Christmas Eve (along with every Sunday) is yet another time I treasure the gift of being Italian. Traditionally, on Christmas Eve we enjoy a seven-course meal consisting of all fish dishes. The fish courses range from Calimari to Scungelli to Baccala (salted Cod). This is a tradition that traces back to Southern Italia. There are many reasons cited for the Seven types of fish (number of sacraments in the Catholic church and other religious reasons) but I never cared much about the official reason, to me it just means the best meal of the year.
This year we started with an Antipasto – three different types of cheeses, roasted red peppers, mushrooms and olives. The antipasto was served with a homemade sausage bread.
From there we moved on to three of the fish dishes:
-Baked Clams Casino (fresh oven roasted clams topped with roasted red pepper, two thin strips of crossed center cut non-cured Sunday Bacon, and finally, with parsley and a squeeze of lemon juice).
-Shrimp wrapped in Pancetta with a white wine sauce. This was a really simple recipe that I recommend trying at home as an appetizer. Thirty-Six Fresh Shrimp, de-veined and cleaned, wrapped in thin sliced Pancetta (secured with a toothpick) and cooked in the oven with a drizzle of olive oil and white wine.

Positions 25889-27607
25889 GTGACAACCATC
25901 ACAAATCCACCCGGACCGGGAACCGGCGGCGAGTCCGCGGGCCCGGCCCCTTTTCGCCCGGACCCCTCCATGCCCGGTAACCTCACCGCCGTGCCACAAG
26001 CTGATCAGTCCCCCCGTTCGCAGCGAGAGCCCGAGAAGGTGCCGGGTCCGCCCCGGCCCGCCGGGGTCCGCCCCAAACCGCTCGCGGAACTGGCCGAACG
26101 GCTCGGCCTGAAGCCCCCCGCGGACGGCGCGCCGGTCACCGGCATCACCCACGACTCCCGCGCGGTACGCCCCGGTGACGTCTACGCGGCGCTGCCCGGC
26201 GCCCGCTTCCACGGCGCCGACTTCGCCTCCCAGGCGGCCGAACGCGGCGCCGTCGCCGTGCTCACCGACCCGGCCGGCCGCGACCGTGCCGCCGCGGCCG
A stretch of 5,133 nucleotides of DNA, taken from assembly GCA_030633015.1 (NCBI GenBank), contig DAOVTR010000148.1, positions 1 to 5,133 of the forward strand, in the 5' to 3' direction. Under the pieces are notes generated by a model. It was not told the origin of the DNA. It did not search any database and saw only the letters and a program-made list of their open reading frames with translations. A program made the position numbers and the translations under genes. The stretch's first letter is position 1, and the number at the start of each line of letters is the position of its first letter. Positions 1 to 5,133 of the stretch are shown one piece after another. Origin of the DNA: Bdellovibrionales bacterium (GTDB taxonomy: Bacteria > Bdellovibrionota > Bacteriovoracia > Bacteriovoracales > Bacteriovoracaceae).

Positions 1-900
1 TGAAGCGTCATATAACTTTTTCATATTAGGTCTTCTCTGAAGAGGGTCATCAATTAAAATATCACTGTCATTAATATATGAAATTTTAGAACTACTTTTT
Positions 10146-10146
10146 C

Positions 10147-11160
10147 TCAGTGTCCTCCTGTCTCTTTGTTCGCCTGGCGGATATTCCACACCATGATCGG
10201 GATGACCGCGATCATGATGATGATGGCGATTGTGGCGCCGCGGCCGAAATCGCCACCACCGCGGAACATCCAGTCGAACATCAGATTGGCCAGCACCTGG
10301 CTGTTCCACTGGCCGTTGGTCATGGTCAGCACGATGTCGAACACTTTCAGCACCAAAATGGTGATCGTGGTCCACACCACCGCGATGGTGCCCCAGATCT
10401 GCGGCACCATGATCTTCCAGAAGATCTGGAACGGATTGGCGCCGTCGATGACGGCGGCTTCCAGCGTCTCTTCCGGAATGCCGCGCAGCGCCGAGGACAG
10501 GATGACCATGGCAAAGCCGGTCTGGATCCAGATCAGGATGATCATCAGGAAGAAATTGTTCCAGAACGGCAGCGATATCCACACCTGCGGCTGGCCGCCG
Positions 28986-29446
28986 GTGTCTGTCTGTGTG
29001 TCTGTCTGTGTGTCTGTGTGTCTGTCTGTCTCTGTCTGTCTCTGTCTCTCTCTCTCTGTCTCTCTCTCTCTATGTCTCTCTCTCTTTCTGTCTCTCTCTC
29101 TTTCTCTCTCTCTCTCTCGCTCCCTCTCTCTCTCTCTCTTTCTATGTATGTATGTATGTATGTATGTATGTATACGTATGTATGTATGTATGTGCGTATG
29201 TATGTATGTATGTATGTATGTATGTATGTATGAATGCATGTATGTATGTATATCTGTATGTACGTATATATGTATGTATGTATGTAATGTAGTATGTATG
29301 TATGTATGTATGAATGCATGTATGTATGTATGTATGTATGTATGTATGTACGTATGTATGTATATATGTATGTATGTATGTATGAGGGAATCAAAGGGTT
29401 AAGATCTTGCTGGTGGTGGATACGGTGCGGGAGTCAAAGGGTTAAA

-Bite Sized Mini Crab cakes breaded and cooked to a crunchy outside, yet moist on the inside perfection.
For the two main courses we moved on to a filet of sole dipped in a parmesan egg wash, and then into freshly made breadcrumbs with Italian Seasoning. The filet was then pan fried to a golden brown. The filets were crunchy on the outside and tender and flaky on the inside.
The second main course was meant to be a pasta dish that used four lbs of small cockle clams. The clams were purchased live from a local store and we cleaned and shucked them that night. The dish was simple, delicate and incredibly delicious. We steamed the clams open in a pot with garlic, red pepper flakes, olive oil, white wine and about a tablespoon of tomato paste to make a light Fra Diavolo sauce. Coincidentally, we decided not to cook the pasta that went along with the clams as we were less people than usual and were already full. I still ate about 30-40 clams.
You will notice that this year, as much as it pains me to say, we strayed from the seven fish rule. In years past the two additional types of fish would have been a mix of fried calamari and scallops, or mussels in pasta.
We finished the meal with coffee/tea and Christmas cookies. I went to bed that night not only eager for Christmas morning, but also with a great sense of pride in my Italian heritage & traditions, and hungry for two more fish dishes.--DBlock